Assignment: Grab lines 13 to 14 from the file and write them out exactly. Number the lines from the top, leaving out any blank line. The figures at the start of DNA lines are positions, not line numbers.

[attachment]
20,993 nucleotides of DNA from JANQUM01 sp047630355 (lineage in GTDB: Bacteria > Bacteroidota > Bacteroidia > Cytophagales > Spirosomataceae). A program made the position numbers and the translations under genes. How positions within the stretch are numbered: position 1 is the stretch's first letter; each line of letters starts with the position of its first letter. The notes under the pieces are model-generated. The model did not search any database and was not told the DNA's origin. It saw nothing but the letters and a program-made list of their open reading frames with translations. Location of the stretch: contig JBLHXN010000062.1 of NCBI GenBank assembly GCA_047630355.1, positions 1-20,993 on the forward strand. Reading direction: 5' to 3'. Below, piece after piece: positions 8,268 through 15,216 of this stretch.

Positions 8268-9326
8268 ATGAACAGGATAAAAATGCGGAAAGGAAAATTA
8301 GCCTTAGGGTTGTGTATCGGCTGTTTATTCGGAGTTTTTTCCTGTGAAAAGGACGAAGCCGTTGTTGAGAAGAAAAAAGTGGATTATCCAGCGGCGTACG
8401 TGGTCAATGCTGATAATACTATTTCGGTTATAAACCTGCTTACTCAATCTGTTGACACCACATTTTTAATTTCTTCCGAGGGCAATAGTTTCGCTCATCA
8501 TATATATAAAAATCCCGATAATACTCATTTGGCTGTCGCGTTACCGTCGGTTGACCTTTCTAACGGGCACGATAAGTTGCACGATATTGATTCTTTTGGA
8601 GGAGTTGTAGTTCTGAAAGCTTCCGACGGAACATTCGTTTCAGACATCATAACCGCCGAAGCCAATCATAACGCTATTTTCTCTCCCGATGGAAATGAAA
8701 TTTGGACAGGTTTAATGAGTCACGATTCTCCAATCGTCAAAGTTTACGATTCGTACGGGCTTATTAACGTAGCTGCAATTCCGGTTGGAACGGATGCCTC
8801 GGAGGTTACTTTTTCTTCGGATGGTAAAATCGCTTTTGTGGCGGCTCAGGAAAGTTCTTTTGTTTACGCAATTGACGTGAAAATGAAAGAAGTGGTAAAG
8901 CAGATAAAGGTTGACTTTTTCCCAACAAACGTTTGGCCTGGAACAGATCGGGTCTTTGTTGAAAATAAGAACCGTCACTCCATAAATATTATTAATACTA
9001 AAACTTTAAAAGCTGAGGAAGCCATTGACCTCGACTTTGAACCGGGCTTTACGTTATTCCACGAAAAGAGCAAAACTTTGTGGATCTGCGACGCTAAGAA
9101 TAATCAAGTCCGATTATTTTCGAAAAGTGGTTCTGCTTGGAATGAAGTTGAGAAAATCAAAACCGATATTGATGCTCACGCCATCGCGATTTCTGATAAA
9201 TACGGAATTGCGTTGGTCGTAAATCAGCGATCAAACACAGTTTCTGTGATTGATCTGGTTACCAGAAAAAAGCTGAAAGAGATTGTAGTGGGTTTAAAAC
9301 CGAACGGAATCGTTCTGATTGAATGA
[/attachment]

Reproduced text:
9201 TACGGAATTGCGTTGGTCGTAAATCAGCGATCAAACACAGTTTCTGTGATTGATCTGGTTACCAGAAAAAAGCTGAAAGAGATTGTAGTGGGTTTAAAAC
9301 CGAACGGAATCGTTCTGATTGAATGA